The St. Louis Post-Dispatch trots out a nuke industry shill to defend the latest missteps by of the EPA at West Lake Landfill
On April 2, the St. Louis Post-Dispatch reported that the EPA had finally admitted that radioactive is migrating beyond the boundaries of the West Lake Landfill Superfund site. That would normally be a cause for praise. The remainder of the story, however, staunchly defended the agency’s less-than-sterling record mainly by downplaying the significance of its latest self-professed lapses.
The latest findings by the Missouri Department of Natural Resoures show contamination above federal permissible levels. The findings contradict repeated denials by former Region 7 Director Karl Brooks and others even though publicly available EPA documents have confirmed the movement of the contamination off site in the past. The lack of candor by the EPA raises questions about the agency’s overall characterization of West Lake.
But have no fear.
To assure the public that all is well at the radioactively-contaminated site in North St. Louis County, reporter Jacob Barker quotes Bill Miller of the University of Missouri Research Reactor.
Referring to the newly discovered radioactive soil, Barker reported that Miller’s calculations indicate “a person would need to eat 20 pounds of dirt to be exposed to as much radiation as the average American gets annually from naturally occurring radon.”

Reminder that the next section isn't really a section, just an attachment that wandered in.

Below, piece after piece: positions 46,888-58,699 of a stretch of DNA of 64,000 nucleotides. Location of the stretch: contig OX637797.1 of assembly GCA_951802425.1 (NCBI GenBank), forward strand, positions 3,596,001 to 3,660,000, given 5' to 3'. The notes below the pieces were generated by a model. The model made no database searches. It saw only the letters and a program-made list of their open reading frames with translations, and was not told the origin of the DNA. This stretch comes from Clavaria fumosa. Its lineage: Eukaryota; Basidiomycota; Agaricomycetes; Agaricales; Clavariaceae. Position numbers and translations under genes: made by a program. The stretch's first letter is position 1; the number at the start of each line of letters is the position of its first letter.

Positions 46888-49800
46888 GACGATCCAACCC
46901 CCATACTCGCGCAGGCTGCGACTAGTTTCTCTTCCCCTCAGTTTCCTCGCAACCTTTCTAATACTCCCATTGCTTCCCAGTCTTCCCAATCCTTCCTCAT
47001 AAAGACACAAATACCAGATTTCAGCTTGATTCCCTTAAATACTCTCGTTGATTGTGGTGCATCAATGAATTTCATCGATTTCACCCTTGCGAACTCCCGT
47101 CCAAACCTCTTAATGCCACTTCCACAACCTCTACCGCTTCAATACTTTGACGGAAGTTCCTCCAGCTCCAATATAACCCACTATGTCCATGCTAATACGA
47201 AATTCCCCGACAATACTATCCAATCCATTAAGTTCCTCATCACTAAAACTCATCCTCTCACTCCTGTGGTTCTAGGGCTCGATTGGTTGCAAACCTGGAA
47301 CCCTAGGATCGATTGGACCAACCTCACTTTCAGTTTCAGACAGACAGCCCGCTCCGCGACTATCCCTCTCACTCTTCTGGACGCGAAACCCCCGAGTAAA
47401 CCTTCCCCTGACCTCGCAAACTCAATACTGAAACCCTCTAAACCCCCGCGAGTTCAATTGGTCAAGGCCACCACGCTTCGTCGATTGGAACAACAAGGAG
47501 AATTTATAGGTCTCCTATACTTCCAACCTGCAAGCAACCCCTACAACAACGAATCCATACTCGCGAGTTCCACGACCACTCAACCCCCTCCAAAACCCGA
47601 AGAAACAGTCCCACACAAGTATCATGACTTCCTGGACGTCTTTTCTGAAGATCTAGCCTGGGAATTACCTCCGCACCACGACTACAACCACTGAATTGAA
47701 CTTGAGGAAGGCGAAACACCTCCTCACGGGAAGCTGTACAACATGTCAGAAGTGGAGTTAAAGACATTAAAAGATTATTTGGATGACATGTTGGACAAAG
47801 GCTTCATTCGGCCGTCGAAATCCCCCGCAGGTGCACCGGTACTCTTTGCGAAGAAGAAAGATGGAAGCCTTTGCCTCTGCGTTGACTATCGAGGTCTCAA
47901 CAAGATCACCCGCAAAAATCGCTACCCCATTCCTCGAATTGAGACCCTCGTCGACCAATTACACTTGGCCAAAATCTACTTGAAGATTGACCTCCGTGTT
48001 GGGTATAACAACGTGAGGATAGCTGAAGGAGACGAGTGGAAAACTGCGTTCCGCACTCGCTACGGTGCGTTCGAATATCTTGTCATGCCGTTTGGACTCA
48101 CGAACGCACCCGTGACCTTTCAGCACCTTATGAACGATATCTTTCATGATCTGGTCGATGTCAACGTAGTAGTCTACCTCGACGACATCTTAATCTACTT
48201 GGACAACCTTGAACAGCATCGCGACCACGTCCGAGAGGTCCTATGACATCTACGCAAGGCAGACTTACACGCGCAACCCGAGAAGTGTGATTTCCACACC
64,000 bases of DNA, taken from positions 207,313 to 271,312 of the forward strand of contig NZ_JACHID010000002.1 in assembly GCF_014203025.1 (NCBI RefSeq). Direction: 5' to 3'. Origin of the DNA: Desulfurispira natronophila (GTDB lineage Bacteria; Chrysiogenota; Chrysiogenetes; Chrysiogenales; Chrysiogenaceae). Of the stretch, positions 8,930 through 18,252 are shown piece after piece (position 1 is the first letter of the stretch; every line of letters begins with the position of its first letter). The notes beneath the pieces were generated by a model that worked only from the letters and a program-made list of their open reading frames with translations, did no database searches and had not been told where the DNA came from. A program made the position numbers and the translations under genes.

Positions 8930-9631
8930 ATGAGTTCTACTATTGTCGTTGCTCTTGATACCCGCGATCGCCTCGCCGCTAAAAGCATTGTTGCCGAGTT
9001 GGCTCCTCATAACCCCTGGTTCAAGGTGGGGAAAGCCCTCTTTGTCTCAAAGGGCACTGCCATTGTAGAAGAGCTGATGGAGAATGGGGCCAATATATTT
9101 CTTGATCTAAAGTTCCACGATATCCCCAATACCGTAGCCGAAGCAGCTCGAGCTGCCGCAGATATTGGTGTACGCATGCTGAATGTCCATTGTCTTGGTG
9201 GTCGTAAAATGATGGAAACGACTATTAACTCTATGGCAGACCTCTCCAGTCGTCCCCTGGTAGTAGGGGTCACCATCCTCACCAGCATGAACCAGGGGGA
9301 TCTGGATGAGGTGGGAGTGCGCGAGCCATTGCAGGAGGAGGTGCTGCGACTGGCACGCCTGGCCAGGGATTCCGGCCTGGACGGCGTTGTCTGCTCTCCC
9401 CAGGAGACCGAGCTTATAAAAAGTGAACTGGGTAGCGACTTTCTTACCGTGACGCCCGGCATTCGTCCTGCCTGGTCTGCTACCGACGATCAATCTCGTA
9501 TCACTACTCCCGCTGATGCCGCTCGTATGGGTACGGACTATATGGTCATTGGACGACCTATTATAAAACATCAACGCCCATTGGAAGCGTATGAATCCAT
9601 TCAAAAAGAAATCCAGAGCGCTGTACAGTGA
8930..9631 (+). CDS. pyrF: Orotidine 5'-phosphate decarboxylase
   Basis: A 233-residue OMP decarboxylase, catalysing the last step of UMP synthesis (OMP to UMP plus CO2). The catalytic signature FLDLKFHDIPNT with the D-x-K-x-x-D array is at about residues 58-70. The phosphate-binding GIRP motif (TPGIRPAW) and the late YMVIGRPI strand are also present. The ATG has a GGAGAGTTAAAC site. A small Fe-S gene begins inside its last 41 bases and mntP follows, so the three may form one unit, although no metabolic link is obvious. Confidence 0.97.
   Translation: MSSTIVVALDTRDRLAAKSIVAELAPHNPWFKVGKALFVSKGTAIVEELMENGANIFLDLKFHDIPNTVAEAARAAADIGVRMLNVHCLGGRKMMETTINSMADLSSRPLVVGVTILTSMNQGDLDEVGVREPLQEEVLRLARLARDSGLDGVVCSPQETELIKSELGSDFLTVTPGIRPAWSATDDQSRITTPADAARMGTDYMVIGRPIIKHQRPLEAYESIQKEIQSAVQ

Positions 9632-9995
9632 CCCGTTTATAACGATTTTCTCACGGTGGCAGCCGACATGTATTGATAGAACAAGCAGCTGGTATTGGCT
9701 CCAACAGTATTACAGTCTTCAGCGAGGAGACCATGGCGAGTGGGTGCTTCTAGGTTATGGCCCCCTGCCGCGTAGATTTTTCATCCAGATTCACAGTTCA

Miller’s calculation is presented without rebuttal. The obvious inference is that Miller is a scientific voice of reason and that his viewpoint is objective.
A closer look at Miller’s background hints otherwise.
Miller’s employer, the University of Missouri Research Reactor (MURR), is inextricably tied to the Nuclear Regulatory Commission and the Department of Energy. The DOE is one of the responsible parties for the cleanup of West Lake. Moreover, before it became a responsible party the DOE was in charge of the site prior to inexplicably handing it over to the EPA in 1990.
So the expert cited by the Post-Dispatch is not objective. Instead, he is an advocate of the mammoth nuclear industry, which is subsidized by the federal government. Miller’s job depends on maintaining the status quo in regard to all things relating to federal nuclear policy.
Signs of Miller’s bias don’t stop there, however.
MURR depends on the nuclear industry to stay in business. For example, its first customer in 1967 was the Mallinckrodt Nuclear Corp. Mallinckrodt is the company that created the nuclear waste that is scattered around the St. Louis area, including the West Lake. The company began processing uranium for the Manhattan Project in 1942. Mallinckrodt continued its uranium work during the Cold War for the Atomic Energy Commission until 1967.
More recently, Mallinckrodt has employed the services of health physicists that formerly worked for MURR. MURR in essence acts a de facto training ground for Mallinckrodt. In short, there is a revolving door between private industry and the university research reactor.
By presenting Miller’s opinion without providing its readers with details of his employer, the Post-Dispatch misled the public. The question is did the newspaper do this intentionally.